The state Senate returned to Harrisburg Tuesday hoping to finalize loose ends on the budget.
It is called the Fiscal Code and government insiders describe it as an owner's manual for the budget.
But others describe the Fiscal Code as a place where lawmakers fund pet projects while doing an end-run around transparency and the budget process.
"There may be some in there, certain projects," concedes Senator Jake Corman (R-Centre/Perry), the Appropriations Committee chairman, "but I would think they all stand up to scrutiny. You can't hide it. No one's trying to hide anything."
Not hidden exactly, but not easily found either. Some bureaucrat, somewhere, knows exactly what doctor's office is getting $1.5 million in tax money, but it's described like this in the fiscal code: "A physician practice plan serving a health system located in a city of the first class and a contiguous county of the second class A which did receive funding during fiscal year 2013-14."
Critics insist these are hidden WAMS. Lawmakers counter it's not as bad as it used to be.
"I didn't see any real shenanigans, shenanigans," said Senator Mike Folmer (R-Lebanon). "We've got some things in there that maybe shouldn't have been in, but you know it's a matter of interpretation."
Still unknown is how Governor Tom Corbett is interpreting this budget, which he has yet to sign. Senate leaders of both parties encourage him to sign off.
"Holding folks hostage, educators and human service programs, in particular, is simply not appropriate now that he's got a balanced budget on the table," minority leader Jay Costa said, even though his entire caucus voted against the budget. "We think it's appropriate for him to sign it."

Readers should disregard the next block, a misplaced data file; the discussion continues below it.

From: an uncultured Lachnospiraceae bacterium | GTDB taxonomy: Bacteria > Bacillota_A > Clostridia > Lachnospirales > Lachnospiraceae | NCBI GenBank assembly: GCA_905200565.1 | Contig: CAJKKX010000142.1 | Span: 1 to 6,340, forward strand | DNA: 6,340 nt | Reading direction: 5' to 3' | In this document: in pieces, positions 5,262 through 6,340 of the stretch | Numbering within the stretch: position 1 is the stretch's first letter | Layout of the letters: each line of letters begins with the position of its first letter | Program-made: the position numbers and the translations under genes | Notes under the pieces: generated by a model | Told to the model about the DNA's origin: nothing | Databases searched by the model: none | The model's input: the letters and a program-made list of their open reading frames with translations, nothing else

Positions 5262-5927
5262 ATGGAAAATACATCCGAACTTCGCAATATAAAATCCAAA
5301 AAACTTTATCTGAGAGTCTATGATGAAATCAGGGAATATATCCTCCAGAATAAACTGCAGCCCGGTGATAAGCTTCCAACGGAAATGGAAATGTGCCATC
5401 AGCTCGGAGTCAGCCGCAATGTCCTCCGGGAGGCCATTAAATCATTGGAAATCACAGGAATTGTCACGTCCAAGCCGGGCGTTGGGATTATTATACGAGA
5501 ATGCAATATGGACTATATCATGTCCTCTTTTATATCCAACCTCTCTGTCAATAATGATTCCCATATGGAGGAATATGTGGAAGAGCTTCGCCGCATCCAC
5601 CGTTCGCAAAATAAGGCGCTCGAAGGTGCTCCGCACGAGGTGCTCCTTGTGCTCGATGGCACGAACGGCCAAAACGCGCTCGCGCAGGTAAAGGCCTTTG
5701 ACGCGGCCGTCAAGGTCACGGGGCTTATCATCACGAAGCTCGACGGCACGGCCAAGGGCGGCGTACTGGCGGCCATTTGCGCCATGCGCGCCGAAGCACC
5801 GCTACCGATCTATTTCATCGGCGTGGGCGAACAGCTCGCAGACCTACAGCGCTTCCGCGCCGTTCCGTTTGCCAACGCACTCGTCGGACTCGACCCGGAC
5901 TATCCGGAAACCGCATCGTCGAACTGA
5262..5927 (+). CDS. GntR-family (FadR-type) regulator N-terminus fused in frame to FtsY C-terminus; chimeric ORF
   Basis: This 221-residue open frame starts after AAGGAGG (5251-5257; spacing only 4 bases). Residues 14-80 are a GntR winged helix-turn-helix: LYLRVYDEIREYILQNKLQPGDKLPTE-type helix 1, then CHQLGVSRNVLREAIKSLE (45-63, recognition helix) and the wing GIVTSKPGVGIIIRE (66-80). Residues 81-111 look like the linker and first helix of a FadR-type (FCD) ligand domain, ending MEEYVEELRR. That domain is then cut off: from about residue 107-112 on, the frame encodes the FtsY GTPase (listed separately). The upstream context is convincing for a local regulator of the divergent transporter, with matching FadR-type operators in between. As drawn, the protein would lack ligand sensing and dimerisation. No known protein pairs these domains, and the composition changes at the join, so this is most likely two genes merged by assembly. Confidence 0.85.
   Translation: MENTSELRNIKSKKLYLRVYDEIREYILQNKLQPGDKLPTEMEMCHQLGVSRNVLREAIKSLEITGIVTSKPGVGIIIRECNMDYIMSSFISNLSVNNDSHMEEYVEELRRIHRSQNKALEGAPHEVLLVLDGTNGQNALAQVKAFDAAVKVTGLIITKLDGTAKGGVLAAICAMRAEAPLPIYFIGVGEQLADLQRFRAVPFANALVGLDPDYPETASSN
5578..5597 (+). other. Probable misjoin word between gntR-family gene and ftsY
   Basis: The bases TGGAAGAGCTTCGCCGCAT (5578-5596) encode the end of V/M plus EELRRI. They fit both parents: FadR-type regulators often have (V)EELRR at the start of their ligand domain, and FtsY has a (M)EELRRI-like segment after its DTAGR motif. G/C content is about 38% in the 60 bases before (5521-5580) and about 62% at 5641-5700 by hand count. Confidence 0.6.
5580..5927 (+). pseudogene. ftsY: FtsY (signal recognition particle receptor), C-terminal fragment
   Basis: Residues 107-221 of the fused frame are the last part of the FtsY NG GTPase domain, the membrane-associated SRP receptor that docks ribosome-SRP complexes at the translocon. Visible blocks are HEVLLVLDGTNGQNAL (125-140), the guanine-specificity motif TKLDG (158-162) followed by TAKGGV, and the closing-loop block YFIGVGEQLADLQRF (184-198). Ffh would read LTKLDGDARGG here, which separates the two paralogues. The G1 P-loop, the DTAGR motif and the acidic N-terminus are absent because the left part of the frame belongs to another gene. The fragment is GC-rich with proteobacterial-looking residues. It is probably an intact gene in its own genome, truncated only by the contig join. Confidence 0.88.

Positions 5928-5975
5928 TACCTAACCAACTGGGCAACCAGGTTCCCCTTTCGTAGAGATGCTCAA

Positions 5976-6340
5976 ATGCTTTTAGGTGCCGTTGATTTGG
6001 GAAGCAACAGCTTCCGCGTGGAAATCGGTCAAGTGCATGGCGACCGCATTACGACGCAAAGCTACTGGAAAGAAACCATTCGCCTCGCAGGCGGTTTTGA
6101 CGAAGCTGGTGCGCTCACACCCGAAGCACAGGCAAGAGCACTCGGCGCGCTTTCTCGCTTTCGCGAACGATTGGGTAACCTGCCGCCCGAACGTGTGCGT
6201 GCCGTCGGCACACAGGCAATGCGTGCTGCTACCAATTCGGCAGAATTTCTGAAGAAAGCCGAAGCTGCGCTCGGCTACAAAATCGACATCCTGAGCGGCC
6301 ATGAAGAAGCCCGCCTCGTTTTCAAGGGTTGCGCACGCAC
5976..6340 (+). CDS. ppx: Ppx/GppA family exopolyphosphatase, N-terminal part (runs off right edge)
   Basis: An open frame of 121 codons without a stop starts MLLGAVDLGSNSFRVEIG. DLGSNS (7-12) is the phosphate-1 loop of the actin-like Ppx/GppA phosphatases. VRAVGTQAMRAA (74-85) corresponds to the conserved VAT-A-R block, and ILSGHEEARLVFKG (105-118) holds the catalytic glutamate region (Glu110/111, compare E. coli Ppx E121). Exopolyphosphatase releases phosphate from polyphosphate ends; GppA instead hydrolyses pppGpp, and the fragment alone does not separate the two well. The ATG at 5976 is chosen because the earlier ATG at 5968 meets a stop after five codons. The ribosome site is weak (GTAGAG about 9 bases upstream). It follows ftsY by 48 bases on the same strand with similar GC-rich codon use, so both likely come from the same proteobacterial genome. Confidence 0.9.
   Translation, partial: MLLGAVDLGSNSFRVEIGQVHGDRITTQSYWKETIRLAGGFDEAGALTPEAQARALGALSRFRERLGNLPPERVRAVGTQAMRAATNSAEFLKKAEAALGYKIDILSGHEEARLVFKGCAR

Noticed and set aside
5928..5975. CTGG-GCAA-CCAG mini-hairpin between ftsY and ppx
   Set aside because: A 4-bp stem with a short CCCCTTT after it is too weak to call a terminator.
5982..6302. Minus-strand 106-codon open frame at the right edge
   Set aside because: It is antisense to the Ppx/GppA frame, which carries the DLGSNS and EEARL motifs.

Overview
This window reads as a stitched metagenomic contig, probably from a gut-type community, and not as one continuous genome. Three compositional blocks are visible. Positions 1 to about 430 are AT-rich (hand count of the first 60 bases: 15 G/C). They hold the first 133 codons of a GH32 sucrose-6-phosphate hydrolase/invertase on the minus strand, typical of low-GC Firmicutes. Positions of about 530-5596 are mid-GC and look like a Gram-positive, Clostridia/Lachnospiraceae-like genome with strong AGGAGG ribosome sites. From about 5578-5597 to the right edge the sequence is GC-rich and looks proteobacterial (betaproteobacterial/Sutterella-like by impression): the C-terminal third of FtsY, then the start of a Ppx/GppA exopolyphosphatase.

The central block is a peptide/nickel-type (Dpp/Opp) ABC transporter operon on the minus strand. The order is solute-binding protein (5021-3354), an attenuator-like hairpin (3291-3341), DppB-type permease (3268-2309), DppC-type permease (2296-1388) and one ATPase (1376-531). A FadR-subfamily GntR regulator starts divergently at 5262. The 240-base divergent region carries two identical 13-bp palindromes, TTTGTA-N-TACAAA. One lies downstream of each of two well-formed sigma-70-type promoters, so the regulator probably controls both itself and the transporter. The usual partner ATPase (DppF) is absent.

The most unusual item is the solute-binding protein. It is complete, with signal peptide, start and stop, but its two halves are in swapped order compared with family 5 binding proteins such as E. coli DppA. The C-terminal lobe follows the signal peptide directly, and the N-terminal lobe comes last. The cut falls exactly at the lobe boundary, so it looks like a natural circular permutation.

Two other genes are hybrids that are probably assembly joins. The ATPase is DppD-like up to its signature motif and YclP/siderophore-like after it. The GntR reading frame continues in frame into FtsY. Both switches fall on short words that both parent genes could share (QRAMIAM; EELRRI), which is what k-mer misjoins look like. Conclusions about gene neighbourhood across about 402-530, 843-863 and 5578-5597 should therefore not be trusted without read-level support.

"It was something that was put together over a long period of time," Corman said. "I don't think it's gonna get any better, so I think it's time to sign it and put a budget in place for the people of Pennsylvania."
But newest senator Scott Wagner (R-York) has an entirely different take.
"If the governor got up today and said, 'gentlemen, I'm gonna veto the budget and I'm sending it back and I want pension reform,' I would be the first person to stand up and applaud the governor for getting some backbone," Wagner said. "He needs to do that."
Wagner, living up to his campaign pledge to not make friends and try to make a difference, also took at a shot at the General Assembly.
"I don't know how any House and Senate members can go back to their districts this summer and say or defend what they've done," he said. "They've done nothing. We have really done nothing. In the three months I've been here, I haven't seen anything accomplished."
If the governor does nothing with the budget, it will become law on Friday.